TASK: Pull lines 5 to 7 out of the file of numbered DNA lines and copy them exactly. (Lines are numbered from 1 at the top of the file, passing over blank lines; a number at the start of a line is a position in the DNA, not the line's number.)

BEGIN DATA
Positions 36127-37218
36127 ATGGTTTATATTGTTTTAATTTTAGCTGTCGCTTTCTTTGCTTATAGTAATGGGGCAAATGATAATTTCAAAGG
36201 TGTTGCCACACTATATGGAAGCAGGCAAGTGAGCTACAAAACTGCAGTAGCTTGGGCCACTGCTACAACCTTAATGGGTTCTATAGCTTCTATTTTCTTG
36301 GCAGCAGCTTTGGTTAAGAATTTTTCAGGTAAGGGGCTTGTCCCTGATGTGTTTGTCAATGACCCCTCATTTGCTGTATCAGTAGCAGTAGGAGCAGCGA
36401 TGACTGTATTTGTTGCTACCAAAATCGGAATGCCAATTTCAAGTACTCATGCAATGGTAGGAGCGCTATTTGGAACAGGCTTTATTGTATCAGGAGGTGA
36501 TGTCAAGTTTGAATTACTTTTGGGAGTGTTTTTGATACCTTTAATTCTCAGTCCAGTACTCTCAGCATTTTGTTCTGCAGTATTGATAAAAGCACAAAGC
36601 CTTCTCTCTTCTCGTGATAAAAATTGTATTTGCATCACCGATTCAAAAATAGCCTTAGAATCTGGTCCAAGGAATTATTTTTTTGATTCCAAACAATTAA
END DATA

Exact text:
36401 TGACTGTATTTGTTGCTACCAAAATCGGAATGCCAATTTCAAGTACTCATGCAATGGTAGGAGCGCTATTTGGAACAGGCTTTATTGTATCAGGAGGTGA
36501 TGTCAAGTTTGAATTACTTTTGGGAGTGTTTTTGATACCTTTAATTCTCAGTCCAGTACTCTCAGCATTTTGTTCTGCAGTATTGATAAAAGCACAAAGC
36601 CTTCTCTCTTCTCGTGATAAAAATTGTATTTGCATCACCGATTCAAAAATAGCCTTAGAATCTGGTCCAAGGAATTATTTTTTTGATTCCAAACAATTAA